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Jurgis Kunčinas (1947-2002) is still one of the most popular Lithuanian writers. In life and in work, he was known for his ability to sense beauty in the mundane, and even in dirtiness, and for his humour, sometimes bitter-sweet, but often side-splitting, which is rare in Lithuanian literature. He is also known and admired for his penchant for describing well-known places and cityscapes (usually of Vilnius, but also of his native Alytus), and for transforming them into something intrinsically romantic and beautiful.  His often drunken vagabond characters invoke comparisons with Charles Bukowski and beatnik literature.

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 Edmundas Saladžius, Dogs suite (cycle of 9) 1985, lithography, 33 x 44 cm, From The Modern Art Center collection

by Elizabeth Novickas

Adrift in Uzupis 01Wikimedia CommonsYou may have heard of Užupis, that run-down artists’ pocket of Vilnius, Lithuania, cut off from the Old Town by a bend in the Vilnelė (Vilnia), a pleasant little river if ever there was one and not too deep to wade across, as happens several times in Jurgis Kunčinas’s novel Tūla. You may have read about the Republic of Užupis, declared in 1997, in a travel magazine, or on the internet; the Wikipedia article gives a nice summary of the wackiness. At that time, capitalism, seeing the potential in its location, was gaining a foothold, and whoever could grabbed a bit of real estate, cheap. The handwriting was on the wall, but the residents revolted, and to this day fight encroachments as best they can. When you visit it now, it’s a charming place, a mix of lovingly restored buildings and the remains of old wrecks (though fewer and fewer of those). And no McDonald’s.

Adrift in Uzupis 02Užupis courtyard, unrestored, in 2000.
Photograph by the author.
Earlier, though, in Soviet times, it was a considerably rougher place. It is this version of Užupis that figures in Tūla. Or at least, Kunčinas’s fiction of a place called Užupis. It’s not particularly pretty, and at times can feel quite threatening, although there is a love story, a beautiful one, at the very heart of it. It could also quite accurately be classified as a bohemian novel, albeit of a bohemian life in Lithuania at a time when Lithuania was completely subsumed under the Soviet yoke. It’s not just that there are Party slogans and Russian phrases everywhere; it’s also things like the blue milítsiya jeeps the unnamed narrator finds so terrifying. That word milítsiya, incidentally, has no English equivalent; it’s neither police, who are subservient to a local civilian administration, nor what we think of as militia, which is a volunteer defense force. Military police would perhaps be closest, but what country uses military police to keep order among its citizens?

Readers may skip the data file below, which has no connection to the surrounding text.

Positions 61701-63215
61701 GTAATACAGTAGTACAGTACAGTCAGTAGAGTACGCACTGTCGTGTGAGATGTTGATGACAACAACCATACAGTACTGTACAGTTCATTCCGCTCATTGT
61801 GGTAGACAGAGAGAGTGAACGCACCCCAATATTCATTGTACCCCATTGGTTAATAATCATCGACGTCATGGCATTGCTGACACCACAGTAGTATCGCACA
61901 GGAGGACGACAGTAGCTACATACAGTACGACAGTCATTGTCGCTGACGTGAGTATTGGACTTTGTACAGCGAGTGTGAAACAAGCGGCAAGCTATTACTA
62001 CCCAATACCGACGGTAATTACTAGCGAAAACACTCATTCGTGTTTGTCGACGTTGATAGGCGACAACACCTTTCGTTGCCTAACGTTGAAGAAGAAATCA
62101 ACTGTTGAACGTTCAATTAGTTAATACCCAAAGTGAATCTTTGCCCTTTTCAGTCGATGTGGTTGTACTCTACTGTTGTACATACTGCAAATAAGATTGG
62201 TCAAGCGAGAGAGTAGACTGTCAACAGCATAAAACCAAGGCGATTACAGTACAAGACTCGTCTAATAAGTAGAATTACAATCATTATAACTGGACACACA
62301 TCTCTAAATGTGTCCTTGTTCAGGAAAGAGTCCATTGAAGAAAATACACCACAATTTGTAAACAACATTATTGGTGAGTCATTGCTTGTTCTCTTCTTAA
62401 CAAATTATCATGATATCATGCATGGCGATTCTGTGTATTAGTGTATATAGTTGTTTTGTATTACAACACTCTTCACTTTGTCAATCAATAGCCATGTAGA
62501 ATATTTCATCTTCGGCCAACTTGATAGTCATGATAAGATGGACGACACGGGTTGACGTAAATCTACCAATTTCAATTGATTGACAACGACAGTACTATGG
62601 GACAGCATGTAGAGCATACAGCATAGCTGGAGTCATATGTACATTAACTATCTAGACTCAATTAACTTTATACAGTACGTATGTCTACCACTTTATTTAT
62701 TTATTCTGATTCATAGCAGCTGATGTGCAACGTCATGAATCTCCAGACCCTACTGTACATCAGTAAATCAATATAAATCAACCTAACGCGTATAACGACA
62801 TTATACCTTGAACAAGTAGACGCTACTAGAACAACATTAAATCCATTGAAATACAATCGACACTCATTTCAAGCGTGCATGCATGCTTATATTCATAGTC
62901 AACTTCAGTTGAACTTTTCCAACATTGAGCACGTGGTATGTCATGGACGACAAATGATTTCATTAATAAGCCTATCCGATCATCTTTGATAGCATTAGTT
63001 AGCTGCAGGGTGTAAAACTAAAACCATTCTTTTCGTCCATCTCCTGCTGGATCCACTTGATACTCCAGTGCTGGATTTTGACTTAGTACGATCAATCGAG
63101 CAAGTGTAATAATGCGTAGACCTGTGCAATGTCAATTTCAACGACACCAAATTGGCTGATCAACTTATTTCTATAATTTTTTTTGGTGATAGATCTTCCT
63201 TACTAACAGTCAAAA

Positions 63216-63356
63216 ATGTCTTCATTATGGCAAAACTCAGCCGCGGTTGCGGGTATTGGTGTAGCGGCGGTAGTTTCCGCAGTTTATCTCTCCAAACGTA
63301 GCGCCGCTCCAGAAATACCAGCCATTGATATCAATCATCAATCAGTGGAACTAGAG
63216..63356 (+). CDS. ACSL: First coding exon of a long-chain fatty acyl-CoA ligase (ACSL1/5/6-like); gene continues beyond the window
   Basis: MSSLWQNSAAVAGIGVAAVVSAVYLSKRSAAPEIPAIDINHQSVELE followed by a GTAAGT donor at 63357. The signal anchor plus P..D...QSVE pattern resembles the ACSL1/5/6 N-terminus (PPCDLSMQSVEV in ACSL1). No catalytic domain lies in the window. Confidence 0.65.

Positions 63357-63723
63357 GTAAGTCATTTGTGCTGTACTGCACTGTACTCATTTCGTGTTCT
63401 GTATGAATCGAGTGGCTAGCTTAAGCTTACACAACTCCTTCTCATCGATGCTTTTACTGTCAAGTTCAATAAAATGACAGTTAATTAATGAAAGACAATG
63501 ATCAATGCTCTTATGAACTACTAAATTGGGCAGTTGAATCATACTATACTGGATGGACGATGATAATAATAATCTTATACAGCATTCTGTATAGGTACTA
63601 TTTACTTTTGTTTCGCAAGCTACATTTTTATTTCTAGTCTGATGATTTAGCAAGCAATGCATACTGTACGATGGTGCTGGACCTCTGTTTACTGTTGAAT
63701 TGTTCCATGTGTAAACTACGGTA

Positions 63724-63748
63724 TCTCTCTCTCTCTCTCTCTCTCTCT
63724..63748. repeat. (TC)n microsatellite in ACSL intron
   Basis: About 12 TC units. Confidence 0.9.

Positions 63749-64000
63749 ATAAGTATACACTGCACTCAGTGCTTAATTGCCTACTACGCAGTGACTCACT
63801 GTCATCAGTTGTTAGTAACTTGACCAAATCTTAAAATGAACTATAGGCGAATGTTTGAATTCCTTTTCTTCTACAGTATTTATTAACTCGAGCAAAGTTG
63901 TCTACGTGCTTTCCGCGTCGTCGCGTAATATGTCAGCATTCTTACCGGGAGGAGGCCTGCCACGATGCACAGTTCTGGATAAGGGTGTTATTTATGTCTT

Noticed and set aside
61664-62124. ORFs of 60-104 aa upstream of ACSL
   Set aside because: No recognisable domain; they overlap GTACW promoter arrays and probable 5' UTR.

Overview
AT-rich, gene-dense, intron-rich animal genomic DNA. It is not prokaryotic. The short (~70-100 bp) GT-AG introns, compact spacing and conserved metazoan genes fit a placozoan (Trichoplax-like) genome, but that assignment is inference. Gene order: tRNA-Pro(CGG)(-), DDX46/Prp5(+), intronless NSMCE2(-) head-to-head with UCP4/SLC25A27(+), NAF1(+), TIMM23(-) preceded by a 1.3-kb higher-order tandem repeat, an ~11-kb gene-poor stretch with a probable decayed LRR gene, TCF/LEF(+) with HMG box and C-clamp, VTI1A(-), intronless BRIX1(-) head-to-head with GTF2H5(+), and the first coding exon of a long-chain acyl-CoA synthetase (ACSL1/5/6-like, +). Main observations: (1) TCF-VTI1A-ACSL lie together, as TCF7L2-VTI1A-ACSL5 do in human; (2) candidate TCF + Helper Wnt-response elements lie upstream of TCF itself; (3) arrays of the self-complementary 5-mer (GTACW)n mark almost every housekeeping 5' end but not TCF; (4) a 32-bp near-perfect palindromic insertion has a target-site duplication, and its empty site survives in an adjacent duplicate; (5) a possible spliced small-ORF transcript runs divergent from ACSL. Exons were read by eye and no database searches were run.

Adrift in Uzupis 03A building used as an artists’s canvas. Photograph by the authorLike every place anyone has lived, the narrator finds himself simultaneously attracted and repelled by it. It is the site of both suffering and of happiness; the place where he spends the memorable week with his lover Tūla and years wandering the streets (or working perforce at a conveyor belt). Although the novel’s time frame is the declining years of the Soviet empire, the still-older history of the city intrudes everywhere, from an electric transformer left over from the days of Pilsudski’s rule to the remains of Sigismund Augustus’s water pipes. It’s a graceful interweaving of the many presences still wandering Užupis’s streets amidst a doomed love affair, alcohol (lots of alcohol), and poverty.

Between the narrator’s fanciful flights in the shape of a bat and his unforgettable lovemaking in a field of burdock, Tūla did its part, too, to create the legend of Užupis. The three mottos declared by the Republic of Užupis, “Don’t Fight,” “Don’t Win,” and “Don’t Surrender,” could very well be the mottos of this novel. The narrator, despite being besieged from every direction, continues to reject the “normal” life:

The vagabonds and brodyagi shake my hand, rock me by the shoulder, crush my bones, thrust tattooed fists under my nose, and others—their relatives and the blue coats—chase me out of the stairways. They threaten to call whom and where needed, promise to stuff me into a windowless cell, but I’m still alive, I’m walking with Tūla and I spit at your furnished apartments with a bidet and life-sized stuffed animals! From the highest roof in Vilnius!

Adrift in Uzupis 04The door handle of St. Anne’s Church in Vilnius. Photograph by the author.Appalled as the reader may be at the conditions the narrator lives under or his forced incarcerations for alcoholism, and as dismayed as she might be sometimes at the narrator himself, she still finds herself drawn into this bleak little world, with cats jumping in the windows and crazy landladies using the kitchen sink for a toilet. Chatty, digressive, lyrical at times, this book offers a companion whose moral failings are offset as much by his openness and self-effacement as by his irony and erudition. When the reader finds herself being judgmental, the narrator reminds her of what his Uncle Hans used to say: “We’re just feeble creatures, there’s no need to be ashamed of our weakness, physiology, or the flaws we’ve inherited from unknown ancestors!” It is in the narrator’s own willingness to forgive himself those weaknesses that the reader, too, finds her own weaknesses forgivable.

The first full English translation of Jurgis Kučinas’s Tūla. published by Pica Pica Press (www.picapica.press), will be appearing in November.

And you can read an excerpt of Tūla here.

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